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Environmental Migration

Persons leave their homes within their country of origin or across borders for different reasons – often the environment constitutes one of the factors – together with economic, political or social factors – leading to migration (e.g. droughts, desertification, floods, sea level rise). Increasingly, climate change is responsible for such environmental changes. In several cases of environment-related migration, a clear-cut distinction between voluntary and involuntary migration is difficult – particularly in cases of droughts where persons can fulfil their daily needs only under difficult circumstances and therefore decide to leave their homes. This raises questions regarding their legal status, in particular the question whether they are eligible for international protection.

In the past we conducted research on the legal status of persons displaced inter alia by environmental factors under international and EU law. The project ClimMig: Climate-induced migration and the need for new normative and institutional frameworks focused on the question to what extent legal and institutional frameworks at global, European and Austrian level regulate or take climate-related migration sufficiently into account. In this context not only forced migration but also the role of voluntary migration as adaption measure was investigated.

A recent project ClimAccount: Human Rights Accountability of the EU and Austria for Climate Policies in Third Countries and their possible Effects on Migration aims at shedding light on the complex relationship between climate policies, migration and human rights by focussing on the effects of EU’s and Austria’s climate policies for the enjoyment of human rights of persons in third countries and their possible repercussions for displacement, resettlement and/or relocation. In this context (extraterritorial) human rights obligations of the EU and Austria will be identified.

Presentation of the BEIGEWUM Kurswechsel Heft 3/2016: Klimapolitik und Systemwandel

Zeitschrift Kurswechsel [Logo]

The following authors will be discussing the new issue of Kurswechsel: Monika Mayrhofer (Ludwig Boltzmann Institute), Nora Räthzel (University of Umea) and Christoph Streissler (AK Wien)

The discussion will be chaired by Michael Soder (WU Wien) and Florian Wukovitsch (AK Wien)

The event will be in German.

Details
Location: 
Republikanischer Club, Rockhgasse 1, 1010 Wien

Climaccount Policy Brief

Cover ClimAccount Policy Brief

The research project "ClimAccount Human Rights Accountability of the EU and Austria for Climate Policies in Third Countries and their Possible Effects on Migration" has published a policy brief summarising the most important findings of the project and presenting recommendations to policy makers in order to ensure human rights when implementing climate action.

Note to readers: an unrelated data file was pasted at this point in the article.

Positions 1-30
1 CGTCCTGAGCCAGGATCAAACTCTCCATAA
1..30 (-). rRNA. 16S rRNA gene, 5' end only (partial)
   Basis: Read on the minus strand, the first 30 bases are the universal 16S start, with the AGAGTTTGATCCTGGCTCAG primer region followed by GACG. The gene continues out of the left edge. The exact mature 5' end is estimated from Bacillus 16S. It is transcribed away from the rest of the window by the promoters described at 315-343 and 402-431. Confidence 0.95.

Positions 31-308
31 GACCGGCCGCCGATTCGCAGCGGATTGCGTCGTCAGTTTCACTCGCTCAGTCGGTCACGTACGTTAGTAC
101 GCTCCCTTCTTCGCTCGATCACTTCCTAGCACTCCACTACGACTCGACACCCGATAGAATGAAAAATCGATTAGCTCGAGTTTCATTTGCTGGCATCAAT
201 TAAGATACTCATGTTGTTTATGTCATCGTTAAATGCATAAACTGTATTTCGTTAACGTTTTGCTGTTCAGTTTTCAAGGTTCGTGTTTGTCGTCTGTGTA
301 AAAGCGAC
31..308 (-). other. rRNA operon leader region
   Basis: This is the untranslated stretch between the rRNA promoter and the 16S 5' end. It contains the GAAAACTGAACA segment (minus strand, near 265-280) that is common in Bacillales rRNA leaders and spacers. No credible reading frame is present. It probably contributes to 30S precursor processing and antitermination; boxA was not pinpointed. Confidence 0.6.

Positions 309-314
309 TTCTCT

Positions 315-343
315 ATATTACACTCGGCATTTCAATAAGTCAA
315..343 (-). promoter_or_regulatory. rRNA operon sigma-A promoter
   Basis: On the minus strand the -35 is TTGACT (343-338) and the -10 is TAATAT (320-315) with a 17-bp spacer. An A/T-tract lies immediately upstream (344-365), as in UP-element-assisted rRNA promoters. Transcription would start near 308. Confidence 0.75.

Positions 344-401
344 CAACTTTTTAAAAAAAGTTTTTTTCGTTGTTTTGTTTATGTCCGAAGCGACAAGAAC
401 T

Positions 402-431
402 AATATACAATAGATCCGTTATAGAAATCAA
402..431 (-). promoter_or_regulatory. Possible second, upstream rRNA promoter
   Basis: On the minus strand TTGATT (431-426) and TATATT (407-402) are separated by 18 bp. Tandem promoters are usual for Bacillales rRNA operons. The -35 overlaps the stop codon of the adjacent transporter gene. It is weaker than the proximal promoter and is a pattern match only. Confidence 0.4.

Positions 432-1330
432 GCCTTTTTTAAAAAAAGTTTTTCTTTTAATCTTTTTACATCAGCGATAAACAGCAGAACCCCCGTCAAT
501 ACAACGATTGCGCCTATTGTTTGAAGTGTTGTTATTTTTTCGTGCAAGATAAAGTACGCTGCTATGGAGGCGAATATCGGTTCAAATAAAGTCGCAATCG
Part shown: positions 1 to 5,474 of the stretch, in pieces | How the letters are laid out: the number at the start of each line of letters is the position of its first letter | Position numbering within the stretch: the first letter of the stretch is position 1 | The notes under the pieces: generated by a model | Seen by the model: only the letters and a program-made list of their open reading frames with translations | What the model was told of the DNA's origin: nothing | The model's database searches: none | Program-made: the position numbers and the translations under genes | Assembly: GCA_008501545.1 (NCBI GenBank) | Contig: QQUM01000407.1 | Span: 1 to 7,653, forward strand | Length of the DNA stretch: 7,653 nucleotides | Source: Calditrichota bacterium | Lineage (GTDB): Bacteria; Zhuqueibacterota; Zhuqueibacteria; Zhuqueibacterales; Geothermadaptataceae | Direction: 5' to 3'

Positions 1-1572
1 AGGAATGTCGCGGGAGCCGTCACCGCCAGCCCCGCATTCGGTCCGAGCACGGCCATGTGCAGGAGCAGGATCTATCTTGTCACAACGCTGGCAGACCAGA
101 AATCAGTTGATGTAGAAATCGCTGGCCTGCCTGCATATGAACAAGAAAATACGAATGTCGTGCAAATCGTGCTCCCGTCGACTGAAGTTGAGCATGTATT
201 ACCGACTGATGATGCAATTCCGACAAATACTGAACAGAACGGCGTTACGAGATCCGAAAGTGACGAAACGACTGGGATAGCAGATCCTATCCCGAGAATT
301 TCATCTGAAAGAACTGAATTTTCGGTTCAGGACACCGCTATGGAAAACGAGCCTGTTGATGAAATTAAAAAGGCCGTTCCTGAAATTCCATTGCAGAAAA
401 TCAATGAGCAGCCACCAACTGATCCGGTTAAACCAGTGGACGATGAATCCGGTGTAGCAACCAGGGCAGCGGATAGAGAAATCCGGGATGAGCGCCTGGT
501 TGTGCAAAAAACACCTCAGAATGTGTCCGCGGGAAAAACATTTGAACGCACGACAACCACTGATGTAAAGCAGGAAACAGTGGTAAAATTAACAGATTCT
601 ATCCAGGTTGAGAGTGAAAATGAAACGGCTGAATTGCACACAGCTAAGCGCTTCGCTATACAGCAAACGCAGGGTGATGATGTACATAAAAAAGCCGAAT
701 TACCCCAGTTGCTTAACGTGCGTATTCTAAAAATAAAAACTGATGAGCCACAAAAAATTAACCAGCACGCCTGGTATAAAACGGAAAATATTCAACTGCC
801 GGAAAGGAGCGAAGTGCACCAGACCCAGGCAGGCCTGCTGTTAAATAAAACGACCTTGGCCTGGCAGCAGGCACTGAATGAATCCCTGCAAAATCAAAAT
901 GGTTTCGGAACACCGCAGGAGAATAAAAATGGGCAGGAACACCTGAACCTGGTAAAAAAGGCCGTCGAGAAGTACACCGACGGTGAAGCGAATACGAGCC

Cinema and Human Rights: The Grapes of Wrath

GRAPES OF WRATH tells the story of the Joads, a family of farmers from Oklahoma, who lose their farm during the Great Depression and a severe drought in the 1930s. With little work potential on the horizon of the Oklahoma dust bowls, the entire family packs up and heads for the promised land - California. But the arduous trip and harsh living conditions they encounter offer little hope, and family unity proves as daunting a challenge as any other they face. The movie is based on a novel by John Steinbeck.

The event will take place in English!

Location: 
TOPKINO, Rahlgasse 1, 1060 Wien

ClimMig Conference

The conference on "Human Rights, Environmental Change, Migration and Displacement" is organised by the Ludwig Boltzmann Institute of Human Rights in cooperation with the Institute for Sustainable Development and International Relations (IDDRI), Paris.
It takes place in the context of the ClimMig project, a research project funded by the Austrian Climate and Energy Fund. For details regarding the conference programme and the project visit: www.humanrights.at/climmig.

Registration is possible until 14 September.

Location: 
Sensengasse 3, 1090 Vienna (rooms of the Austrian Research Foundation for International Development (ÖFSE)).

ClimMig: Climate-induced migration and the need for new normative and institutional frameworks

The impacts of climate change will lead to migration, the extent of which is dependent on mitigation and adaptation measures. It is assumed that the majority of persons affected will stay within the region, i.e. mainly within the developing world, and that only few persons will have sufficient resources to arrive in countries outside their region.

Article on Climate-induced Internal Displacement: Does Europe have an obligation to help?

Climate-induced environmental degradation impairs major human rights and can, in the case of inadequate preventive measures, lead to involuntary migration. It is assumed that the majority of persons affected will stay within the boundaries of their home states ( i.e. mainly in developing countries). While other, typically developed states, have caused the majority of historic greenhouse gas emissions, it is primarily the home state that is responsible for the protection of internally displaced persons.

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